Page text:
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As said in the title:

How can I change my php server settings so that writing $x[y] == $x['y']?

edit:

And no I wasn't lazy, I was handed a bunch of code that was written like this.

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closed as too localized by Wesley Murch, Your Common Sense, Marc B, hakre, Curt Jan 30 '12 at 12:29

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14  
Never, ever, ever do that. Unquoted entities are constants. –  Cyclone Jan 29 '12 at 17:22
2  
there is no reason to downvote, the question is legit in the PHP environment, which actually allows this behaviour –  Elzo Valugi Jan 29 '12 at 17:28
    
Write your own PHP derivative language where constants are strings? Or don't be so lazy that typing a couple ' causes you pain. –  Marc B Jan 29 '12 at 17:32
1  
@ElzoValugi: Only if you're flying blind. Additionally the OP has not asked what she/he wanted to know which could have clarified the issue. –  hakre Jan 30 '12 at 10:15
    
@hakre Downvoting should be reserved for extreme cases. It's not meant as a substitute for communication and editing. –  Elzo Valugi Jan 30 '12 at 11:27

5 Answers 5

up vote 2 down vote accepted

Unclear what you mean...

$x[y] 

and

$x['y'] 

is nothing to do with server settings

It's all about not having erroneous code.

$x[y] 

is looking to find a constant called y and if that constant doesn't exist, it warns you and tries again assuming that you mistyped and that y is a string with a value 'y' (the equivalent of)

$x['y'] 

Fix your code and use 'y' so that PHP doesn't have to guess what you mean, or issue warnings to tell you that you've done something wrong

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Okey, guys. Thank you for clarifying it to me, I recieved a bunch of code written like that by a senior programmer so I'm just checking if I'm crazy or. .. –  Matija Milković Jan 29 '12 at 17:29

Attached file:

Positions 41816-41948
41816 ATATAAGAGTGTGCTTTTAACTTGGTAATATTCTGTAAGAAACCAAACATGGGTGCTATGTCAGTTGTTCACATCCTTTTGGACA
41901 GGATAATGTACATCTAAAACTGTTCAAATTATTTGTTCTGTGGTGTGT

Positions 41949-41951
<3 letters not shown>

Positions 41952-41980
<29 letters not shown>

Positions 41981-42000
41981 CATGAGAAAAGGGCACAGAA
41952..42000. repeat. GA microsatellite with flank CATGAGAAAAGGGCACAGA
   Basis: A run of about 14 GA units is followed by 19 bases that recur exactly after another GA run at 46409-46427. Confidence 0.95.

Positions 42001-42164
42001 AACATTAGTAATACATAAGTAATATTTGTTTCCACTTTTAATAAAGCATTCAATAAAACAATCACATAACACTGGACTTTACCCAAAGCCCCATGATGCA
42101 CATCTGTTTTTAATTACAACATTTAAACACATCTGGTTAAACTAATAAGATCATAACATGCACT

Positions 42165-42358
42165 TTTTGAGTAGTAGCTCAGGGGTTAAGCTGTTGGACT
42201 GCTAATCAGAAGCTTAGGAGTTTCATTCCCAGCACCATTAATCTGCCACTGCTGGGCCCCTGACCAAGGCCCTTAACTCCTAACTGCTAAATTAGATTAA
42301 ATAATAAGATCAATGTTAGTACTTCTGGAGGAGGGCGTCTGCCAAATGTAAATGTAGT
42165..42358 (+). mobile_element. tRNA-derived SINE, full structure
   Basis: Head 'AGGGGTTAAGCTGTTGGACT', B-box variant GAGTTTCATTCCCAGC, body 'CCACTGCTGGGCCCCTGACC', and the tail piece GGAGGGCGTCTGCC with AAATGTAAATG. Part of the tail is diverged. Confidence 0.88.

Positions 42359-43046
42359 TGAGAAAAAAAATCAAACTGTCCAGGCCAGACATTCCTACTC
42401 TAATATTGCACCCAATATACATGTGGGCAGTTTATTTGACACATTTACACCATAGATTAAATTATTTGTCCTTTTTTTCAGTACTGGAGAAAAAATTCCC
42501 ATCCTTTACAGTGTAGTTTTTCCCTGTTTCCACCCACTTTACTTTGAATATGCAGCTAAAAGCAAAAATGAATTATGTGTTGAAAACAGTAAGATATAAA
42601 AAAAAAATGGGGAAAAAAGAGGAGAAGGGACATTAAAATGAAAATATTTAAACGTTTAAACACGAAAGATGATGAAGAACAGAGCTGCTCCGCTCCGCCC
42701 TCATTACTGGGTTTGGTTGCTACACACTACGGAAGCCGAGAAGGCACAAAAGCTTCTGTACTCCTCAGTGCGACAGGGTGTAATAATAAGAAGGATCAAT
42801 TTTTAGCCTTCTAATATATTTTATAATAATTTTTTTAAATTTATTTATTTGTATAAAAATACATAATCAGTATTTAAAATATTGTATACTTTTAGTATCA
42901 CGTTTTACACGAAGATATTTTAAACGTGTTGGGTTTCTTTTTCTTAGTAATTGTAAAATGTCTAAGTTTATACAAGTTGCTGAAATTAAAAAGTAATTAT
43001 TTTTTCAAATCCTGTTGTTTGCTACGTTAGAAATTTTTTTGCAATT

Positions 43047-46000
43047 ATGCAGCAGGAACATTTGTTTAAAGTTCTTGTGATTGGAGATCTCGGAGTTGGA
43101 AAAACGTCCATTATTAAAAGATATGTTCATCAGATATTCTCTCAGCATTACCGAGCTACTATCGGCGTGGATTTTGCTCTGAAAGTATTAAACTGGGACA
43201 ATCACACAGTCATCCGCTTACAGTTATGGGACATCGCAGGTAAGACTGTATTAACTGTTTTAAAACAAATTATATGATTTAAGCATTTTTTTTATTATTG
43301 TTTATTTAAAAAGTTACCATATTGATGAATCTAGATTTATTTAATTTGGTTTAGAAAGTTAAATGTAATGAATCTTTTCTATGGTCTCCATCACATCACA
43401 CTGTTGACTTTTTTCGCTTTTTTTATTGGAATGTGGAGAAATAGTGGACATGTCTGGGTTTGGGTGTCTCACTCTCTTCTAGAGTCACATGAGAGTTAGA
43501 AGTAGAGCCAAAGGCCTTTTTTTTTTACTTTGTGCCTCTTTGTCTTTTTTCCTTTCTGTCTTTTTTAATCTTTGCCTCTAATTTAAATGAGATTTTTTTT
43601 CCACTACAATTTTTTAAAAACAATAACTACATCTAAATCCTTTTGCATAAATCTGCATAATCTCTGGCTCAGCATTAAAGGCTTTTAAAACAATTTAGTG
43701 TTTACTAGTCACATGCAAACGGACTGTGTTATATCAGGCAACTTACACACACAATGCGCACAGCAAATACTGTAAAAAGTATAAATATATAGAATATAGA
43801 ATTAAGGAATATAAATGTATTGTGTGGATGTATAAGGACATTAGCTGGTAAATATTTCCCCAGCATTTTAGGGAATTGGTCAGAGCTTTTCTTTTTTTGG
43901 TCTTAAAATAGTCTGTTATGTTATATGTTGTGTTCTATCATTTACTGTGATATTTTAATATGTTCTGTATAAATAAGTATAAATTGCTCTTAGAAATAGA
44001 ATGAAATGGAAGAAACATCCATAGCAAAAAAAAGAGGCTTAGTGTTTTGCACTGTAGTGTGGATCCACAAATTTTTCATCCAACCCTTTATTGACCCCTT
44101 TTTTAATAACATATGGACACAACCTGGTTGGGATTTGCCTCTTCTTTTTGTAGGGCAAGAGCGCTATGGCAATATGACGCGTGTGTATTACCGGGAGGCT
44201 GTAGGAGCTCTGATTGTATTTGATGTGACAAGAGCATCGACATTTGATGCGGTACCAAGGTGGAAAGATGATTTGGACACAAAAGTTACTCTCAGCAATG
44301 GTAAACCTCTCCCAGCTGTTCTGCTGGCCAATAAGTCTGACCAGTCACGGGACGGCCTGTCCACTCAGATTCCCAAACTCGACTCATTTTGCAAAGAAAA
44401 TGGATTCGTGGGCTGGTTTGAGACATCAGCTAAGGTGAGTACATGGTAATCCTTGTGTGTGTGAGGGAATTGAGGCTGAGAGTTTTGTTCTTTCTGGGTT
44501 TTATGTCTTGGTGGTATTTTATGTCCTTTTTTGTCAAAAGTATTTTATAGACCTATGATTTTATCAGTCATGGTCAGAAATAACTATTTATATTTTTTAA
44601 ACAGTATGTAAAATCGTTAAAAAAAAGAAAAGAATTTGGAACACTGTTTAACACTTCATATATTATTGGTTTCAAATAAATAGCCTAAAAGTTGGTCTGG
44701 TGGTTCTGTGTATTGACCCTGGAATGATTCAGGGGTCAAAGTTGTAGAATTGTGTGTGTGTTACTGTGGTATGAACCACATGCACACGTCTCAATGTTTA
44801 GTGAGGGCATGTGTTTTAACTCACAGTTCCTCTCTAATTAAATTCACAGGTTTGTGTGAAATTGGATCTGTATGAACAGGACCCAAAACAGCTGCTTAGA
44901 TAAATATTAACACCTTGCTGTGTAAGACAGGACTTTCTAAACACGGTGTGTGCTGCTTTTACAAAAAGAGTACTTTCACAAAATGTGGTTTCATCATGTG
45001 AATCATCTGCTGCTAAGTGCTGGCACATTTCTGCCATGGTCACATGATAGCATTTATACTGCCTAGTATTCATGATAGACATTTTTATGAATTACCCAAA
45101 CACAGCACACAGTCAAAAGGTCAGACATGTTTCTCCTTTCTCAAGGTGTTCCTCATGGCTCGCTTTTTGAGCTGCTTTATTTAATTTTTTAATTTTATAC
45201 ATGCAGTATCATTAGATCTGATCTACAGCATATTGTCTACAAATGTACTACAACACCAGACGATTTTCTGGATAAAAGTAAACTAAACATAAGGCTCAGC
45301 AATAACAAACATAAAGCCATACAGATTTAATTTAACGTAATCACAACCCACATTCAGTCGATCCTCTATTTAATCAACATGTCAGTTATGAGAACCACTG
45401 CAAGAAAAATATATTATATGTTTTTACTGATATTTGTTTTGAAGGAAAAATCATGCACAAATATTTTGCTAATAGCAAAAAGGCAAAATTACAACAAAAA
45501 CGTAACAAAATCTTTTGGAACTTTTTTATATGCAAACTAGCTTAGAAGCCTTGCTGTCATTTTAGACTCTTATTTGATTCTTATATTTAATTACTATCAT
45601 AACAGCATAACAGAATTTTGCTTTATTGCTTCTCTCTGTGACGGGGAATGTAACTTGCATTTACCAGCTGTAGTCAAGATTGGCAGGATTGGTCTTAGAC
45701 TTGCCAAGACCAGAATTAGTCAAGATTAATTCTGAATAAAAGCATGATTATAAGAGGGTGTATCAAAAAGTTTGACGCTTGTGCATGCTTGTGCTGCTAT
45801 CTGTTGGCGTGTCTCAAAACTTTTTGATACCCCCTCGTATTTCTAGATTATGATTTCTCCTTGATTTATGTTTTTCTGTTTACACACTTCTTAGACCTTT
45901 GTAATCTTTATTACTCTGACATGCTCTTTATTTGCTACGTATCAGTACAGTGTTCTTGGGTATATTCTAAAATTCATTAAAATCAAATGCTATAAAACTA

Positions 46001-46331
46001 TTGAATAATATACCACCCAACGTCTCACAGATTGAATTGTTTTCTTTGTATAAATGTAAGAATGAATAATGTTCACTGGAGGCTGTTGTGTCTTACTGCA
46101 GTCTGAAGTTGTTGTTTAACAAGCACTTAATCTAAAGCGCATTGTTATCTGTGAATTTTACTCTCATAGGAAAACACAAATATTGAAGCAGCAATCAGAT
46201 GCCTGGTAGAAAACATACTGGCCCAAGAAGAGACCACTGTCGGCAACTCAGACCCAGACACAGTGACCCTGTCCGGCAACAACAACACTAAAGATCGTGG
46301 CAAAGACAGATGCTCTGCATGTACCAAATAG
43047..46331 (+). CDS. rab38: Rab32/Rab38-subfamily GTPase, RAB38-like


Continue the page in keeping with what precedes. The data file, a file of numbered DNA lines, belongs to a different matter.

there is no server setting that does that. What Cyclone is saying is correct.

Why is $foo[bar] wrong?

Always use quotes around a string literal array index. For example, $foo['bar'] is correct, while $foo[bar] is not. But why? It is common to encounter this kind of syntax in old scripts:

<?php
$foo[bar] = 'enemy';
echo $foo[bar];
// etc
?>

This is wrong, but it works. The reason is that this code has an undefined constant (bar) rather than a string ('bar' - notice the quotes). PHP may in future define constants which, unfortunately for such code, have the same name. It works because PHP automatically converts a bare string (an unquoted string which does not correspond to any known symbol) into a string which contains the bare string. For instance, if there is no defined constant named bar, then PHP will substitute in the string 'bar' and use that.

Source.

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$foo[bar] isn't wrong if you're trying to access the constant bar. –  Zar Jan 29 '12 at 18:22
    
that is what I'm saying, read to the end. –  Elzo Valugi Jan 29 '12 at 20:00

You should only use that method when writing strings, when PHP will not be looking for a constant. For example, its okay to write something like this:

echo "Hello $row[first_name] $row[last_name]!";

But any other time you are reffering to an array index, always use quotes.

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I don't think that is possible. You would have to define y as a constant, of value 'y'. eg

define('y','y');

And we know that is silly.

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Why you want to do this thing.

You are creating erroneous code.T

here is no server setting for that.

Even if you use define('y','y'); that is not a standard. Change and clean your code instead of going for such things.

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